What about the take-off?
Since the take-off comes before the landing, shouldn’t we know how to take-off in a crosswind before we learn how to land in one? Well, yes, but there is a big difference in consequences between the two. We can always abort a takeoff (choose not to go flying that day) if we feel the conditions are not right, but once we are flying, we can’t choose not to land. Though it’s true that we can choose an alternate airport if winds are too strong to land in, and we absolutely should if we don’t feel it’s safe to land, but we should be able to land in a crosswind with proficiency if the situation arises. It is a normal part of flying and should be practiced until it presents no difficulty.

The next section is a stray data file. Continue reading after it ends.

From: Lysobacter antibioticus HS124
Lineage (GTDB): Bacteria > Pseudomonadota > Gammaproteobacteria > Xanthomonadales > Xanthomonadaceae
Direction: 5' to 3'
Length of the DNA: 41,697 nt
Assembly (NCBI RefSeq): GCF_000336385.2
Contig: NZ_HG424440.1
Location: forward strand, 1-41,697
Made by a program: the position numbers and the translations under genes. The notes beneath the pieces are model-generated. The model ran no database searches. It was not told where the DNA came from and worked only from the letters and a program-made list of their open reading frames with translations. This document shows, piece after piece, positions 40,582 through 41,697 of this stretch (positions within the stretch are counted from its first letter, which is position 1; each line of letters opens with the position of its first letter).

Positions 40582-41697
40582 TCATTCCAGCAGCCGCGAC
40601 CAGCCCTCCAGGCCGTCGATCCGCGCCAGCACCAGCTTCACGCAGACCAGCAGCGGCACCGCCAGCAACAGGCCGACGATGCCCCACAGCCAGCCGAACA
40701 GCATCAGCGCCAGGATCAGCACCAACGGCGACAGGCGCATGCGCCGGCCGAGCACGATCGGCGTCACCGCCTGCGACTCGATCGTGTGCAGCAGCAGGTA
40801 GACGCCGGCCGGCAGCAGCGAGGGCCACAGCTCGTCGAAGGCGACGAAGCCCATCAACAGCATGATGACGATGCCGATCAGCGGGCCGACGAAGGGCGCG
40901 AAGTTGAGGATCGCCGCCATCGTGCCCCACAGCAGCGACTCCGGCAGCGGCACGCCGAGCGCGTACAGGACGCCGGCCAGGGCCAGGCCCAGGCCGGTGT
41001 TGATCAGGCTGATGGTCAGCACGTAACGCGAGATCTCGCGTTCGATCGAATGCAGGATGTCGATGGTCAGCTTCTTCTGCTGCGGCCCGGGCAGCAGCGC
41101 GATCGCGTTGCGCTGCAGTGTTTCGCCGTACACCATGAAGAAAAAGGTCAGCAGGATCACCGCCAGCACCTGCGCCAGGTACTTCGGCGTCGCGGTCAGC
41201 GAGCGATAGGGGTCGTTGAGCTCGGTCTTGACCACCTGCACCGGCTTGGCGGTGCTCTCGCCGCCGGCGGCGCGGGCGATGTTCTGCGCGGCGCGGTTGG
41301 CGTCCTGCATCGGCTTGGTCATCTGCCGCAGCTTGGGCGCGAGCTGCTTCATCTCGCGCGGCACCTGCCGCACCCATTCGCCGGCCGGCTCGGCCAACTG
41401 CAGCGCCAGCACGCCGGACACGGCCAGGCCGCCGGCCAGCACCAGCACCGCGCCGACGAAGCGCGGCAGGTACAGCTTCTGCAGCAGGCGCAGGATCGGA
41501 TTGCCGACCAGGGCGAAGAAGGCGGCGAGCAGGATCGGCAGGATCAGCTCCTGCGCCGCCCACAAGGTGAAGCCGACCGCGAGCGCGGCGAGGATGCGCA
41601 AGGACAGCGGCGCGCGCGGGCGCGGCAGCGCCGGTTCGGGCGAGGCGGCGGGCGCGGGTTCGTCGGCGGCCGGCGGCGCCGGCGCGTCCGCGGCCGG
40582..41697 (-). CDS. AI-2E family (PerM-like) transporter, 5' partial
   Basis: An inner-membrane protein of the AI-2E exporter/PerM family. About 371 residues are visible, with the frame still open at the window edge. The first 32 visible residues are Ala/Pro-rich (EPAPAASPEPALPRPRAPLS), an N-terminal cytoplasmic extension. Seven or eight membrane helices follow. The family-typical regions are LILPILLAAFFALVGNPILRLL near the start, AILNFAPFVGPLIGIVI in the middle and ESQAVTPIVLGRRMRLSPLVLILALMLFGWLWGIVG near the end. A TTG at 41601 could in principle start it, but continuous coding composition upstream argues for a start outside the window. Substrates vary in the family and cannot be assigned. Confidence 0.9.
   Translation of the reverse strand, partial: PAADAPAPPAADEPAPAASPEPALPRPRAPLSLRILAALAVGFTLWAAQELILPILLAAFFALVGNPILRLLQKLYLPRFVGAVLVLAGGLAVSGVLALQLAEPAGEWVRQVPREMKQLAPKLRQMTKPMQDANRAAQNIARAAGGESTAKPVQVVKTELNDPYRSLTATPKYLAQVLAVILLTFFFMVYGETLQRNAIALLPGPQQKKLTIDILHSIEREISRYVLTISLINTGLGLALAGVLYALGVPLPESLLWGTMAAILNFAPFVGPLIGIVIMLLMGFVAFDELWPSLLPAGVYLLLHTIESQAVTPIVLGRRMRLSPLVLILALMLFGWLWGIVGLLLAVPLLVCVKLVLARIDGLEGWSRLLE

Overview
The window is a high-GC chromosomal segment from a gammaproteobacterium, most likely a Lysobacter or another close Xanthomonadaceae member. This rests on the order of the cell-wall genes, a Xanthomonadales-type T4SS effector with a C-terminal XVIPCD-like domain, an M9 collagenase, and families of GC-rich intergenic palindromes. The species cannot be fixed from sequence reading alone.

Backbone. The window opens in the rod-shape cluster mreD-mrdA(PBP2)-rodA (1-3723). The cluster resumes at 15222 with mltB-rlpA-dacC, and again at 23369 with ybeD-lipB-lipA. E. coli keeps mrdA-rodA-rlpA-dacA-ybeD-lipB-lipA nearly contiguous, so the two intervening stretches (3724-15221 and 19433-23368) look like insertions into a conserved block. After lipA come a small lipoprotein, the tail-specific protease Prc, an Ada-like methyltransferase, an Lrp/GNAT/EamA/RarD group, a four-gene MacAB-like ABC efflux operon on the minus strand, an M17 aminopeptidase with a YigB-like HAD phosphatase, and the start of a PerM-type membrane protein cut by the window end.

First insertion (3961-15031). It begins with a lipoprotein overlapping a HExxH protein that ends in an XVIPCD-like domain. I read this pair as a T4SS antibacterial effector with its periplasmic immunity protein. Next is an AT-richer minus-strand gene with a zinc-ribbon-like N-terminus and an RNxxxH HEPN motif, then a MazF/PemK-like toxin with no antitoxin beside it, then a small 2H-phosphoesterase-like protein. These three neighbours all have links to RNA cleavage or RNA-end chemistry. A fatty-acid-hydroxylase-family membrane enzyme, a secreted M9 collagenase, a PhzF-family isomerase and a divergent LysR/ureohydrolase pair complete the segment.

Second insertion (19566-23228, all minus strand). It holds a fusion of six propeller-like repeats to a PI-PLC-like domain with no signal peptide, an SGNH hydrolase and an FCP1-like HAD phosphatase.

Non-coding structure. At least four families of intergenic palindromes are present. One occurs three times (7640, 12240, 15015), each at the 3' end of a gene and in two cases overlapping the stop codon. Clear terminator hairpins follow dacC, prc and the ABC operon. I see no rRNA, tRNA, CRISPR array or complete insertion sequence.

During the takeoff, directional control is maintained with rudder, just as in a normal takeoff. Depending on the strength of the wind, you may need more rudder than normal. Ailerons are deflected into the wind, which counters the tendency for the upwind wing to be lifted by the wing and rise.
To take off in a crosswind, recall that when we taxi in a crosswind we use wind inputs. As you add power, keep these inputs in all the way, and remember to add right rudder. As your aircraft accelerates slowly neutralize the ailerons and release the wind inputs you need on the ground. Anticipate adding your wind inputs as you get airborne to keep from blowing off the runway.
Remember, you want your runway directly behind you. Enter into a slip, the same as when approaching in a crosswind. Aileron into the wind – upwind wing dipped into the wind – and enough rudder to keep the longitudinal of the axis straight and aligned with your track on the ground.